The rise of extremism has been attributed to myriad factors. Some historians are of the opinion that this development can to a great extent be ascribed to the rising factionalism, for indeed this period witnessed a great amount of faction fighting at almost each and every level of organised public life in the country. Factionalism in Bengal is quite evident from the division that was noticeable within the Brahmo Samaj. Besides, there also developed a bitter journalistic rivalry between the two leading newspapers, namely the Bengalee that was edited by the moderate leader Surendranath Banerjee and the Amrita Bazar Patrika that was edited by the more radical Motilal Ghosh. Mention may also be made of the conflict that developed over the issue of editorship of the Bande Mataram between Aurobindo Ghosh on the one hand and Bepin Chandra Pal and Bramhabandhab Upadhyay on the other. Again Maharashtra witnessed a serious conflict between the leading figures like Gokhale and Tilak over the issue of control of the Poona Sarvajanik Sabha. This became most apparent when following the capture of the organisation in 1895 by Tilak, Gokhale began his rival organisation named the Deccan Sabha. As far as Madras is concerned, it was marked by the triangular conflict between the three groups, namely the Mylapur faction, Egmores and lastly the suburban elites. Lastly, in Punjab, following the death of Dayanand Saraswati, the Arya Samaj came to be divided among the more moderate College group and the radical revivalist group. Thus given the situation, it may seem that the division between the moderates and extremists was merely another instance of faction fighting that has afflicted organised public life everywhere in the country during this period. However, such an explanation does not capture the whole picture. Such a theory most importantly overlooks as to why a dissident group at the very first place would be interested to capture the Congress. Rather, it was not even a real political party with power and patronage opportunities but also more of an annual platform with highly inadequate funds, had it not had certain alternative strategies and ideals to put forward. Besides, such a theory fails to take into cognizance that discontent with moderate politics was undoubtedly one of the primary factors responsible for the rise of extremism. The extremists were highly critical of the method of mendicancy followed by the moderate leaders to appeal to British public opinion as they perceived it as immensely futile and dishonourable. Besides, they also denounced the moderates for being restricted to the English-educated elite and thereby remaining mostly alienated from the common people. Instead of the methods of prayer and petition, the extremists emphasized on that of self-reliance and constructive work that was characterised by the initiation of swadeshi enterprises, organisation of what came to be described as national education and emphasis on the need of constructive work in the villages.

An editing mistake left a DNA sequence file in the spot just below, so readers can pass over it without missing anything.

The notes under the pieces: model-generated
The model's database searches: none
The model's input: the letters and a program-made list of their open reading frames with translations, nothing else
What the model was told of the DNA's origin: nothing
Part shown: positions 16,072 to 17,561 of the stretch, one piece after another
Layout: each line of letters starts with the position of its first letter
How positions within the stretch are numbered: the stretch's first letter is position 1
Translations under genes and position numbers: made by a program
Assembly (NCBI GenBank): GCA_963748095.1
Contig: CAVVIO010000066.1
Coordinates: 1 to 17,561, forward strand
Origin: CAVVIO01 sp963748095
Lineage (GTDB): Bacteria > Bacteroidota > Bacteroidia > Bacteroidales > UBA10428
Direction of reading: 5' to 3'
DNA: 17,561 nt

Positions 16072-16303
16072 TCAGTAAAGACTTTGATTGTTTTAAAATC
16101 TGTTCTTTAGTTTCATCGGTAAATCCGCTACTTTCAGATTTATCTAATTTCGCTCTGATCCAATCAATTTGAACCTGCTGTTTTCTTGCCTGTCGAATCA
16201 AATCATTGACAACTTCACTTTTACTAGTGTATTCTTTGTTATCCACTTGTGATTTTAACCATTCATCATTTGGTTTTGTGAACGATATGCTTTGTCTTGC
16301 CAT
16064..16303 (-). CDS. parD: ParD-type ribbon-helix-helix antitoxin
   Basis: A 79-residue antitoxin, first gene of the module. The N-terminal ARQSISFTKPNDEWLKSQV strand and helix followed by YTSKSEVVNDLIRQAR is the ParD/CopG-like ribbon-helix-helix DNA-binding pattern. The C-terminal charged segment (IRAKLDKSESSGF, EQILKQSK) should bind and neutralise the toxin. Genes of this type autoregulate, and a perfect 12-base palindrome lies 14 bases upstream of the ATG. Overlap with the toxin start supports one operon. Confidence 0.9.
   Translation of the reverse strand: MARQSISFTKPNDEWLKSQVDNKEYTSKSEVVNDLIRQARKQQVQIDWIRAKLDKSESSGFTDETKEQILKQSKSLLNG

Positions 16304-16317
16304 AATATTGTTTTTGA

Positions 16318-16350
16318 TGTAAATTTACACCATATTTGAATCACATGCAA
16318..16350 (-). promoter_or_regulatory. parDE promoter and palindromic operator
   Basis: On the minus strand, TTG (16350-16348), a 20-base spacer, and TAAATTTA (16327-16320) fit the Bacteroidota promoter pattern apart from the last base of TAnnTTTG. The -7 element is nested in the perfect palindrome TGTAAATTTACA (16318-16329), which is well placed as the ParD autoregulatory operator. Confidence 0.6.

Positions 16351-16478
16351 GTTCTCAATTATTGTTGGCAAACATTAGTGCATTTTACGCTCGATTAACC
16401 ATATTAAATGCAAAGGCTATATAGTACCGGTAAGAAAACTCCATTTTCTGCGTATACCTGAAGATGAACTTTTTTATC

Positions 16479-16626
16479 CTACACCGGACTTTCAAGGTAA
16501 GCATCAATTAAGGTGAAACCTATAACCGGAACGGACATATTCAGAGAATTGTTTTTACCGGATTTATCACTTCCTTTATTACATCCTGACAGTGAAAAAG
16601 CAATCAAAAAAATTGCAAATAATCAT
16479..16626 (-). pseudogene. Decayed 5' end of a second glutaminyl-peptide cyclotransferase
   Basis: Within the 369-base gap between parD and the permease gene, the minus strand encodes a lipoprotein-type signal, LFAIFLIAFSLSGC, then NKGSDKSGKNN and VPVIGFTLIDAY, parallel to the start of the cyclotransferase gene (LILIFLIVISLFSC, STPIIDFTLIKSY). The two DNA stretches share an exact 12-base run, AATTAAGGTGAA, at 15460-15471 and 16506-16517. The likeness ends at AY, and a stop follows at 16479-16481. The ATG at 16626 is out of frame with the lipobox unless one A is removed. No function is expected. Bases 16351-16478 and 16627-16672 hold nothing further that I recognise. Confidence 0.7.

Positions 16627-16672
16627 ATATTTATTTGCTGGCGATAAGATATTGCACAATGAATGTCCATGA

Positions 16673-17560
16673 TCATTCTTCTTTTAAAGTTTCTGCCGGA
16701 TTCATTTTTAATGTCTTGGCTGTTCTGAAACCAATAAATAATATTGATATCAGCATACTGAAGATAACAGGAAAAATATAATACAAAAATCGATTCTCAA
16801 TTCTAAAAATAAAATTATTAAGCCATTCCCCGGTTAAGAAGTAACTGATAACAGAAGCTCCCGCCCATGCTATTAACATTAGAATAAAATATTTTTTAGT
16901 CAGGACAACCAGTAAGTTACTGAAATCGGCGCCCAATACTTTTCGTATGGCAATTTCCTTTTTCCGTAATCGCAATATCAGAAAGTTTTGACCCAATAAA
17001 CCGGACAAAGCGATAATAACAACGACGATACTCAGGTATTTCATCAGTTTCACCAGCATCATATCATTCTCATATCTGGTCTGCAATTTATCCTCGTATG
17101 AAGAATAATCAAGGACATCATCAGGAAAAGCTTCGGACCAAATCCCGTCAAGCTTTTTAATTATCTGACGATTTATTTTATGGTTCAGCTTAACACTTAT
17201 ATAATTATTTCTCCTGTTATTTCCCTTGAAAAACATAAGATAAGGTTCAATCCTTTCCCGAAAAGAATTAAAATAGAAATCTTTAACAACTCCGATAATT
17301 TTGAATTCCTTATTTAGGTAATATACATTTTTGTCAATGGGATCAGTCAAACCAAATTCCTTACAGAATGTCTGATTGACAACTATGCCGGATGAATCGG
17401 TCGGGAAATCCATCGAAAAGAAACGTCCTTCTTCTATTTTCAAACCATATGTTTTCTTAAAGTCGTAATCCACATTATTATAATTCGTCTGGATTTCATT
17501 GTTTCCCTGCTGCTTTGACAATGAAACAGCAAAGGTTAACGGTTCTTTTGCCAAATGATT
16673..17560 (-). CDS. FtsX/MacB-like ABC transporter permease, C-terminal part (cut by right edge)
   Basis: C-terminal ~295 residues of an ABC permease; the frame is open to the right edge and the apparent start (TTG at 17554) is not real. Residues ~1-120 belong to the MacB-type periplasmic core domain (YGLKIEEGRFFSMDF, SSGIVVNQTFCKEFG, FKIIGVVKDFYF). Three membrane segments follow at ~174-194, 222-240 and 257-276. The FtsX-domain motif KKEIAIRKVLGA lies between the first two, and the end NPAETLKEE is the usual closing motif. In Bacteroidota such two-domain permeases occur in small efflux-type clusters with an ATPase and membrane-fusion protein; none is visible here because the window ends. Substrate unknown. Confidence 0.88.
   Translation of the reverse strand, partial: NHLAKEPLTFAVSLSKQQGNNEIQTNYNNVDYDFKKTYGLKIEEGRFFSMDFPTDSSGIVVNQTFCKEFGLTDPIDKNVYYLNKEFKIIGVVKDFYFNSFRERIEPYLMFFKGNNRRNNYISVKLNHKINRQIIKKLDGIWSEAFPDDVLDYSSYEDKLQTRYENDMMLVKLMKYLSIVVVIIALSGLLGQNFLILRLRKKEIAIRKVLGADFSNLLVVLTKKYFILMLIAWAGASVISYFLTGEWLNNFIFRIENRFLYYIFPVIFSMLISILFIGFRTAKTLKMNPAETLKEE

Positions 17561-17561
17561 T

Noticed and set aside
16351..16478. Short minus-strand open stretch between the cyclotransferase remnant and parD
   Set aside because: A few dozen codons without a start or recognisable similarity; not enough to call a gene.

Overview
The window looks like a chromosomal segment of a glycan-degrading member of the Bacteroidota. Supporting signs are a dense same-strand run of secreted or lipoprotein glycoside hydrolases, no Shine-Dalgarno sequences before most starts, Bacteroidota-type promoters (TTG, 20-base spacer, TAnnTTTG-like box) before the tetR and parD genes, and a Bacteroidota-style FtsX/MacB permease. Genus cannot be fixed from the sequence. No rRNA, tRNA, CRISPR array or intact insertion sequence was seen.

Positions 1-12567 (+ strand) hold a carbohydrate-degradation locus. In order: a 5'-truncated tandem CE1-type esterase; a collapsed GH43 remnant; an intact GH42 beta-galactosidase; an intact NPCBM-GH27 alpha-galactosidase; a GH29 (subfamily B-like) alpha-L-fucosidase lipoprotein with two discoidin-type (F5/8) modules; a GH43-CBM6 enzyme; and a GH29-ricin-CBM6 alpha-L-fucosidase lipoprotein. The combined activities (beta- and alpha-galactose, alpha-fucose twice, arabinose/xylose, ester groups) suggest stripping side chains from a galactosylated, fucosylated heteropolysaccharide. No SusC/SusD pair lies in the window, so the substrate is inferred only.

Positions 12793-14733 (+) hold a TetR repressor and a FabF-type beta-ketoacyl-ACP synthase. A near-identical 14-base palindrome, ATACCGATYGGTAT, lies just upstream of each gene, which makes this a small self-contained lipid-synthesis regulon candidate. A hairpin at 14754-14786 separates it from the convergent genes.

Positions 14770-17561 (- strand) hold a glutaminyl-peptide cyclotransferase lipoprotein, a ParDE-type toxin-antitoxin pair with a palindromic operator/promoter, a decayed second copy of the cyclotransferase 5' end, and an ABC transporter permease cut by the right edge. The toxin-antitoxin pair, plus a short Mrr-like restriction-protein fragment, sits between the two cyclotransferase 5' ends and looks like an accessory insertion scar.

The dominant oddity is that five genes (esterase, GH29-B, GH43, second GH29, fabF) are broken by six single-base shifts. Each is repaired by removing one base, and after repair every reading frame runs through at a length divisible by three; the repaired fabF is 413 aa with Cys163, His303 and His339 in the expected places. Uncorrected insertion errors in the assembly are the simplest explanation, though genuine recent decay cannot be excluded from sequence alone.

The extremists concluded their ultimate goal to be swaraj. However, they were by no means unanimous when it came to the interpretation of this ideology. For Tilak, swaraj implied Indian control over the administration, but this could nevertheless not be translated as a total severance of relations with Britain. Again Bepin Chandra Pal, being convinced that self-government was by no means possible under British paramountcy, concluded swaraj to mean complete autonomy and absolute freedom from British control. Aurobindo Ghosh, too concluded swaraj as tantamount to absolute political independence. However, mostly the extremists viewed swaraj as a self-rule within the parameters of British imperial structure. The radicalisation was evident from the transformation noticeable in the method of agitation that shifted from the prior method of prayer and petition to passive resistance. This was carried out through violation of the unjust colonial laws, boycott of British goods and institutions and even more importantly, the subsequent development of indigenous alternatives, which is swadeshi and national education. The ideological roots of this new trend of politics can be traced to the new regional literature, which aided the process of defining the Indian nation in terms of its distinct cultural heritage and civilisation. This was to a great extent a revivalist discourse whereby an imaginary golden past was invoked, utilising symbols derived from a retrospectively reconstructed history that it in turn was meant to arouse nationalist feelings. Some historians are again of the opinion that this can also be, to a great extent, characterised as a response to the gendered discourse of colonialism which concluded a teleological connection between masculinity and political domination whereby it was argued that the colonised society being essentially effeminate, were therefore unfit to rule. This, in turn, created a strong urge among the latter to attempt to recover their Ksatriyahood from an imagined Aryan past for the purpose of establishing their right to rule. As a result of all this, historical figures who had hitherto shown valour and prowess now came to be glorified as national heroes. Thus Tilak initiated the Shivaji festival in Maharashtra in April 1896. Eventually, such ideas gained popularity in Bengal as well, which witnessed a craze for national hero worship. The Marathas, Rajputs and Sikhs, who had been concluded by the colonial discourse to be the martial races of India, now found a position in Aryan tradition and were endowed with the halo of national heroes. Historical figures like Ranjit Singh, Shivaji, Pratapaditya, Sitaram and even Siraj-ud-daula came to be projected as martyrs of freedom. There also developed a physical culture movement that involved the founding of numerous gymnasiums in various parts of Bengal for achieving the reclamation of physical prowess. In addition to this, the leaders emphasized on ancient Indo-Aryan political traditions as alternatives to Anglo-Saxon political systems. The Indian tradition was concluded to be more democratic, whereby it was argued that the concept of dharma kept the arbitrary powers of the king in check. The examples of the republican traditions of the Yaudheyas and Licchavis were cited to establish the presence of a strong tradition of self-rule among the Indians. This directly challenged the both the colonial and moderate discourse on the British rule being an act of providence for the purpose of preparing the Indians for the task of self-governance.